Photo by Mathias Jensen on Unsplash
It’s hard work getting people to do what you want, whether you’re the leader of a content team or a parent of a teenager. The challenge almost always boils down to the same thing, for changes from unloading the dishwasher to creating content in a new way.
Without the right motivation to change, people would rather stick to what they know, even if the status quo is more painful, ineffective, and unsatisfying.
What kind of content leader does your company need?
In a job interview for a mid-level position, I was once asked “When you move into a senior role, do you see yourself as a strategist, a manager, or a practitioner?” Until that moment, I hadn’t realized that there are different paths that people can take to grow their skills and build their career.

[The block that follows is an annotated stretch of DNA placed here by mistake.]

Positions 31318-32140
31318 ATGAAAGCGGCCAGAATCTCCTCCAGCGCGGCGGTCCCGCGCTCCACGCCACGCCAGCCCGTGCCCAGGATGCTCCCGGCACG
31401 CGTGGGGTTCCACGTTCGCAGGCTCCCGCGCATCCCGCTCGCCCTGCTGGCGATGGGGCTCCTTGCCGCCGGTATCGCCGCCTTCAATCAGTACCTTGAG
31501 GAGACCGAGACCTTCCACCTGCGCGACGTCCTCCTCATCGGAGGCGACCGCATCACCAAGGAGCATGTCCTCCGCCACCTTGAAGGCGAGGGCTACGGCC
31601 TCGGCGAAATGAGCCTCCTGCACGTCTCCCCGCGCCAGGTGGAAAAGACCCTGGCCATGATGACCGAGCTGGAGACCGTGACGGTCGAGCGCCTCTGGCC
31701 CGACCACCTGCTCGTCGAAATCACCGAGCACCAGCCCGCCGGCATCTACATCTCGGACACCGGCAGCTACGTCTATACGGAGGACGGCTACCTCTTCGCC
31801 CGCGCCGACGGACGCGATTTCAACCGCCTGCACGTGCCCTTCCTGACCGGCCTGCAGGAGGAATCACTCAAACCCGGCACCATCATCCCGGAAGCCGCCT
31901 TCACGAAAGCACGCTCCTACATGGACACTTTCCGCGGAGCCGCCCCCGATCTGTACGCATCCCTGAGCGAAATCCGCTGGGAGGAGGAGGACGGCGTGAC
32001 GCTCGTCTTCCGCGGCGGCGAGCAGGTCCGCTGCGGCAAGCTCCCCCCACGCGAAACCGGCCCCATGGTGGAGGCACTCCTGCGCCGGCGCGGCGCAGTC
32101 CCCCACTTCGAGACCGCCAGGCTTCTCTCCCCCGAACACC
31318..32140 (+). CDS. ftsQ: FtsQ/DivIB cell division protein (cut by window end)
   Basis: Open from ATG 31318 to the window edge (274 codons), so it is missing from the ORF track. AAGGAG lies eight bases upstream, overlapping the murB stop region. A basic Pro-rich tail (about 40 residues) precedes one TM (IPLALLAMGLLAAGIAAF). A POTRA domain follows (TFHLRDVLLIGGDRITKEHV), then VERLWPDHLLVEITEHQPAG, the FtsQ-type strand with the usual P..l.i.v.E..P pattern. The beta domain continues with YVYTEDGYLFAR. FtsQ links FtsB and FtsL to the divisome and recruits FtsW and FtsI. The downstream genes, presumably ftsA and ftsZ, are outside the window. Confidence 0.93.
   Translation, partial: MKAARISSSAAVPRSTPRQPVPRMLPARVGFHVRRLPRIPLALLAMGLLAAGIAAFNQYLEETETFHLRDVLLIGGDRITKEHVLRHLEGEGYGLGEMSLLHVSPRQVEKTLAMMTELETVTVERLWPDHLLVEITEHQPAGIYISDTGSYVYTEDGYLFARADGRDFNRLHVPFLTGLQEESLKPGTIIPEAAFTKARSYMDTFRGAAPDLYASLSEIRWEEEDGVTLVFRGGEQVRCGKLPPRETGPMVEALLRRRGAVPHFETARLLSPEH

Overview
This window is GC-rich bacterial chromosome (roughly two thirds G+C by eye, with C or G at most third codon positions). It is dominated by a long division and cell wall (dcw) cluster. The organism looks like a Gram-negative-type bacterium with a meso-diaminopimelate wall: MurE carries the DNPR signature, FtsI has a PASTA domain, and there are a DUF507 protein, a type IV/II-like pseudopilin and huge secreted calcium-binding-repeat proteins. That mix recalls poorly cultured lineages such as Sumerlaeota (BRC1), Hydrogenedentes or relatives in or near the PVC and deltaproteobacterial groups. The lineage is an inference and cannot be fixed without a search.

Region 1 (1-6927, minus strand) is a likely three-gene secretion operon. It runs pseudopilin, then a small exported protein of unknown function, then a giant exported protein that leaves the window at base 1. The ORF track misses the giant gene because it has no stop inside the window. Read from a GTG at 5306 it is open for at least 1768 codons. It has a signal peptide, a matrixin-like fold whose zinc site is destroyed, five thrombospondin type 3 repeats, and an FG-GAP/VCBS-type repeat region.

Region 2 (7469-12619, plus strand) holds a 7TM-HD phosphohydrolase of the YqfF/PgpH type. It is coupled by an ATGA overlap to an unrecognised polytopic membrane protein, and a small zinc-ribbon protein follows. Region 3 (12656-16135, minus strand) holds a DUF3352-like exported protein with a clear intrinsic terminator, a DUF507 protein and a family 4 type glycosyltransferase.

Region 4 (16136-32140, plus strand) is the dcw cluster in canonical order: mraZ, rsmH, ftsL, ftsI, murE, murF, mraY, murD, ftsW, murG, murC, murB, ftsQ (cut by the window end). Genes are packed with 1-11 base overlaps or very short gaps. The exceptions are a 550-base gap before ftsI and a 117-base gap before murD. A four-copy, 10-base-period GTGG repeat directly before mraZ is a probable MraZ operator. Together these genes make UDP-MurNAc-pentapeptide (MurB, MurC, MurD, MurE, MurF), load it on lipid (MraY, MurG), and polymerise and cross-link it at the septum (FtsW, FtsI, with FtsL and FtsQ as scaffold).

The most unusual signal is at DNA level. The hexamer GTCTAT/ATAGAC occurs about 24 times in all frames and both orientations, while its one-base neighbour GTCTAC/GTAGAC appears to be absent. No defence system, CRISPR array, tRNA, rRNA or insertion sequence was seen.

Now, when I’m working with large organizations to help them articulate and hire senior-level content positions, I often come back to a variation of that question: Does your company require a strategist, a manager, or a practitioner?
There’s nothing quite like Winnipeg in December. Unless you’re comparing that experience to Winnipeg in January. On one of my trips to the city I was informed that there have been days at Portage and Main when it was colder than on Mars.